Boston: Our sister publication, the Irish Emigrant in Boston annually honor heroes of New England, powerful stories of those Irish who have made a massive difference and in some cases given their lives for others.

On Wednesday night we honored six glorious heroes of the Irish American community in a ceremony at Faneuil Hall. There were over 200 present at an event that has become an eloquent tribute to those who give their all. Boston Irish Consul General Brendan O Caollai and former Boston Mayor Ray Flynn were both on hand.

Guinness and their "Made of More" campaign were the evening co-hosts.

The two names that will immediately resonate are Lieutenant Edward Walsh and Firefighter Michael Kennedy, who both lost their lives in a tragic fire in a Back Bay brownstone in March of this year.

Their families remain intensely proud of their heroic family members. “Ed grew up in a firefighting family as it was really in his blood,” Walsh’s widow Kristen said.

Walsh, 43, was the father of three children: Dillon, Morgan and Griffin. Kristen accepted his award stating, "Ed would have loved to have been here – Guinness, Irish music and Irish pride."

“Our children will grow up knowing their dad was a hero who saved people’s lives that day, but he was also a hero who touched the lives of many through his charity work,” Kristen said.

Kennedy also died in the nine-alarm fire. His mother Kathy remembers the “incredible outpouring of sympathy, love and support from the public.”

Kathy has dedicated herself to raising money for equipment research and education of the Boston Fire Department.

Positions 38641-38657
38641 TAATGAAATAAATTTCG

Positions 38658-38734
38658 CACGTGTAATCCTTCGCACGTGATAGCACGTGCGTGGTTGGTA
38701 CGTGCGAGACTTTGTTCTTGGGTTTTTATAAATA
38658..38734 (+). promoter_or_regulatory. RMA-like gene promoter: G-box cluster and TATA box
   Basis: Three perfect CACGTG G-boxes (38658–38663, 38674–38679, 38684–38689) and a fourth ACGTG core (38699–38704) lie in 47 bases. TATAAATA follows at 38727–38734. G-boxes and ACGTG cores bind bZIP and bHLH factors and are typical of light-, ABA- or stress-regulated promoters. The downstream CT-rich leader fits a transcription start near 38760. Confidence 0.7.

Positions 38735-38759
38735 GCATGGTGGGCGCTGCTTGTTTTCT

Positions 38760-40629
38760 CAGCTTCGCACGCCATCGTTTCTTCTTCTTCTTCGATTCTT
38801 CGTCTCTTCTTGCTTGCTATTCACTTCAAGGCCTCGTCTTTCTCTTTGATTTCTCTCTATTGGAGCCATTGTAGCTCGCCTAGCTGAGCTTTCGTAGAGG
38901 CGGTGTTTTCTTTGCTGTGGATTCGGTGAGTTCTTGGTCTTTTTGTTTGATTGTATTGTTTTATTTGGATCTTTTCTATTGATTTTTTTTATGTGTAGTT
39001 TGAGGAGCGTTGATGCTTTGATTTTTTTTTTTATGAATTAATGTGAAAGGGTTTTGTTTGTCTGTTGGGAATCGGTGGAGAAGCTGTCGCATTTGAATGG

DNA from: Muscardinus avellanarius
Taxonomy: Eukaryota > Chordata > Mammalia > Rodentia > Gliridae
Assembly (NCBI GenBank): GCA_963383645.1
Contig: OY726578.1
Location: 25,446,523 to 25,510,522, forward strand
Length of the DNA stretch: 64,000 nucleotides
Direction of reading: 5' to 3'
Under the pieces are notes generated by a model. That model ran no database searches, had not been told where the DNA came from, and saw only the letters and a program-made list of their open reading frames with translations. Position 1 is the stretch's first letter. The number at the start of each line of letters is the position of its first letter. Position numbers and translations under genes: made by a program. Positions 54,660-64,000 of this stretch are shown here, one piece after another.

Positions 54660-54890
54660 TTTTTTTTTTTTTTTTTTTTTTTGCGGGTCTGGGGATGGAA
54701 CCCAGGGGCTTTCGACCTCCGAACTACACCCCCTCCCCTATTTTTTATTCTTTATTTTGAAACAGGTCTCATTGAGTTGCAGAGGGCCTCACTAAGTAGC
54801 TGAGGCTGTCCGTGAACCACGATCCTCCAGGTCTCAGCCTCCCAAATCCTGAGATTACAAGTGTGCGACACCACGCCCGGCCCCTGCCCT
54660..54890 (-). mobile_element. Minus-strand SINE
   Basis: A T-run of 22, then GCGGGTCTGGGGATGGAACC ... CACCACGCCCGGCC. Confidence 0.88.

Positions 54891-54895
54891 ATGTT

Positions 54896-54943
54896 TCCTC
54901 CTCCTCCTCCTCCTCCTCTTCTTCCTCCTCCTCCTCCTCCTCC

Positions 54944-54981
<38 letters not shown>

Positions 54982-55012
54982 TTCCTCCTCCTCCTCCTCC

“It occurred to me as the mother of a firefighter that I was unaware of the huge issues they faced,” said Kathy, who is now determined to do her best to put that right.

His father Paul Kennedy clutched the picture of his dead son and spoke movingly about his sacrifice and how his heart was broken. Simple, eloquent, yet heartbreaking.

Other heroes honored on the night included Katie O'Halloran, who has spent a life without arms but now has newly fitted bionic arms.

Born with a rare condition that left her without arms and a short, deformed right leg, the beautiful Katie has never let her incapacity stop her, and her bravery ignited a massive wave of support in the Boston.

Katie has commenced wearing her new limbs. An inspirational young woman, she is an amazing story.

So too is Mark Porter, a Donegal native and cancer survivor who has since dedicated his time to raising funds to beat cancer. In 2012 he founded the Let’s Stop Cancer Foundation which helps families stricken by the disease to meet the practical needs of rent, mortgage, food and bills – a foundation that is truly needed.

John Dunleavy is another truly inspirational figure. A Down Syndrome son of Irish parents, Dunleavy has been an inspiration to all who know him.

He is a member of the Self-Advocate Advisory Council for Massachusetts Down Syndrome and recently addressed a 600-delegate conference on the topic. “I was very happy because I was given such an amazing privilege to speak. I had the power to inspire others with Down Syndrome to follow their heart and achieve their dreams,” John said.

The other honoree is Officer James Flanagan, a Roscommon native based in Weymouth, MA who received the highest award given by the state of Massachusetts to a police officer.

James risked his life to save a man from a burning car and pulled him from the wreck with no thought of his own safety. “I was just doing my job. This is what I signed up for," the modest officer said.

Heroes all indeed and a night to remember.